- the researcher could develop a
systematic method of selecting every other name or every "nth"
name, or some division of the total population.
Stratified random sample (common in
public opinion polls):
- the population is
divided into subgroups or strata;
- each strata contains a
particular characteristic of interest but only one characteristic is
contained in any one strata;
- is most effective when the
variables of interest are closely related to the variables upon which the
strata are based;
- each stratum is sampled randomly and the
various sub-samples collected from the strata are combined to form the
- proportioning the strata is important if the
researcher wishes to preserve the natural concentrations of sections within
- is used to reduce the large
numbers of individuals needed for stratified and random methods;
- works best when we are studying intact groups (ie. students in classes
of a school);
- is used when it is either impossible or
impractical to obtain a list of all members of a defined population.
Considerations when sampling
Ideal accuracy in research is achieved only when all members
of a population are tested under controlled conditions.
because of costs, inaccessibility and limited time, all members of a
population could almost never be tested (except when a census is taken, then
there will be an effort to collect measures on the entire
Always use the largest sample possible.
Since the researcher is always attempting to make inferences to a larger
population, the larger the sample the more likley it is to represent the
Use a stratified random sample when attempting to
gain information about samples of subgroups.
volunteers, always determine how these individuals differ from
Ask yourself, "Have you simply developed a study
on a bias sample?"
When developing a sampling
strategy, and computing sample size, be sure to consider:
some subjects may drop out;
- that the sample must be specific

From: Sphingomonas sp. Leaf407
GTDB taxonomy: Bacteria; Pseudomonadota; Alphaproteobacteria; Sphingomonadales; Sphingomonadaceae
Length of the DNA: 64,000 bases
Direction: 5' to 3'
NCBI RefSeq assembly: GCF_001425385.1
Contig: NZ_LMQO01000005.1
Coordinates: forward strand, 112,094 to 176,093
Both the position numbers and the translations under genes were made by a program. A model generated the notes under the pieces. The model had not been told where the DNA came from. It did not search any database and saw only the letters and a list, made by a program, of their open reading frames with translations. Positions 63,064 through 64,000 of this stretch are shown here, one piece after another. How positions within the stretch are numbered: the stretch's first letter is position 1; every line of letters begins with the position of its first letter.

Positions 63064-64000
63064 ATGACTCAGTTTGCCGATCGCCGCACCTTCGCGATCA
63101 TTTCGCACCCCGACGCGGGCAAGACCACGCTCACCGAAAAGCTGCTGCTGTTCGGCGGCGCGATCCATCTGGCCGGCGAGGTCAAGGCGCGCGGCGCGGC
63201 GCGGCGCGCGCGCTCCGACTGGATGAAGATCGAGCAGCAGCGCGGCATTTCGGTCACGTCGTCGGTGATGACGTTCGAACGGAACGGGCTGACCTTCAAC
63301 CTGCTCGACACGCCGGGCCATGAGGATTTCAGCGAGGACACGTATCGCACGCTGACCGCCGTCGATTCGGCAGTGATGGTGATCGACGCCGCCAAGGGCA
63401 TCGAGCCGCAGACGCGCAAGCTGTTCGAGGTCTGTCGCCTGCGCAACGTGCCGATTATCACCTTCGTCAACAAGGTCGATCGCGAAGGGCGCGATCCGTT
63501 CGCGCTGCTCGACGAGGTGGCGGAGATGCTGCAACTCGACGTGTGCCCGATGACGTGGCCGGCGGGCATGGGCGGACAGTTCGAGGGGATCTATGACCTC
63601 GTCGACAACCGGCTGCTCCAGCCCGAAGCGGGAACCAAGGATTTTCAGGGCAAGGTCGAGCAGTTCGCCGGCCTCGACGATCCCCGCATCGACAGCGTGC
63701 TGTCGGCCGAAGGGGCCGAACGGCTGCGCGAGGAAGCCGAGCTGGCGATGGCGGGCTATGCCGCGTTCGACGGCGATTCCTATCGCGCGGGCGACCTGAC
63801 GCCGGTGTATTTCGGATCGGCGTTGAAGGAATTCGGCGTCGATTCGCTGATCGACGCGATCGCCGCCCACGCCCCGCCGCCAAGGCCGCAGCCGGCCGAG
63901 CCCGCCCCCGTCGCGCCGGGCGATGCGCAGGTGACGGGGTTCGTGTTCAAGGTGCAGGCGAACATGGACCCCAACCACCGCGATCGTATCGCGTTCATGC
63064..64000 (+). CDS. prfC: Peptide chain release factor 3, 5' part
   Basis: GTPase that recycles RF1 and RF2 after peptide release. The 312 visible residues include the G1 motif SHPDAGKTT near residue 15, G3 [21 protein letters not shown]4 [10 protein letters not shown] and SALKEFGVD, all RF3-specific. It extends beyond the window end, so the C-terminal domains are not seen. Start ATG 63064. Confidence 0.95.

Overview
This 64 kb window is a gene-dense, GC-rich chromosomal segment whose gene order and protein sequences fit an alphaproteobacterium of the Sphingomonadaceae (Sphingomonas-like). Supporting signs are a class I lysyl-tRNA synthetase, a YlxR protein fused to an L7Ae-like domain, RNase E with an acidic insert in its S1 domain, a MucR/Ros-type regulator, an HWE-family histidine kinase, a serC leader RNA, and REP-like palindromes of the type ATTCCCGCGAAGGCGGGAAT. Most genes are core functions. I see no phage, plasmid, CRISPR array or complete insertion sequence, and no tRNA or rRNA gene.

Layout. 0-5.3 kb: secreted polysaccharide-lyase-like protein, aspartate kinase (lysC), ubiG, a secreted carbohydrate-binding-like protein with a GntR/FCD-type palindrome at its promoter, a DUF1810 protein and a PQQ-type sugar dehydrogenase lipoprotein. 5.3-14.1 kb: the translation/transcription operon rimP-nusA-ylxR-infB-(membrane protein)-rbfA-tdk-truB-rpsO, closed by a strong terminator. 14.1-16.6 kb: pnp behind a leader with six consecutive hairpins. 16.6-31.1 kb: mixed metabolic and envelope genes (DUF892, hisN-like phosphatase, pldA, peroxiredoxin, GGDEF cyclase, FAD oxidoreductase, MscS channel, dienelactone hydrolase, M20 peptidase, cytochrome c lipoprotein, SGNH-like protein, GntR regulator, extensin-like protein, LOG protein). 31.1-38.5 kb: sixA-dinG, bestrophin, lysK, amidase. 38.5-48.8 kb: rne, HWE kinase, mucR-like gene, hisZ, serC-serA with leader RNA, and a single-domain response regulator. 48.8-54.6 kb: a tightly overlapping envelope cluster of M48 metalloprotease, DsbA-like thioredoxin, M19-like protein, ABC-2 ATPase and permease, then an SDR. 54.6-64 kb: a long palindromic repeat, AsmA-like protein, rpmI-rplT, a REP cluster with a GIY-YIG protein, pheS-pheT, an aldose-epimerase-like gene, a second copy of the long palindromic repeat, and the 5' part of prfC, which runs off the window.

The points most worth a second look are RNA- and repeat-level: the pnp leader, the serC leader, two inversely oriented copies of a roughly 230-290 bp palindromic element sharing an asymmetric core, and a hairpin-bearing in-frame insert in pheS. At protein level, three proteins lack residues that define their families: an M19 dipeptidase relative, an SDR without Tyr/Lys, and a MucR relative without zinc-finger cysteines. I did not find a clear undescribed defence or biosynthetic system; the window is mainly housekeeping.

to the research project;
- that the control and experimental
groups come from the same strata.
The concept of "Validity"
The term validity refers to the extent to
which we are measuring what we think we are
Internal validity inference:
refers to the accuracy of the selected sample
as predictors of a larger population.
Two types of External Validity
generalization from the intended sample to the accessible population (where
the accessible population is defined as the subset of the target population
that is accessible to the researchers);
- the generalizations
that are made from the intended sample to the target populations, (where the
term target population refers to the largest population upon which
inferences will be made).
When developing a
refer to the strategy for selecting subjects that
will be eligible to participate in the study.
refer to the strategy for selecting subjects that
will not be eligible after they have been selected to participate in your
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Professor William J. Montelpare, Ph.D.,
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Department of Applied Human Sciences, Faculty of Science,
Health Sciences Building, University of Prince Edward Island,
550 Charlottetown, PE, Canada, C1A 4P3
(o) 902 620 5186
Visiting Professor, School of Healthcare, University of Leeds,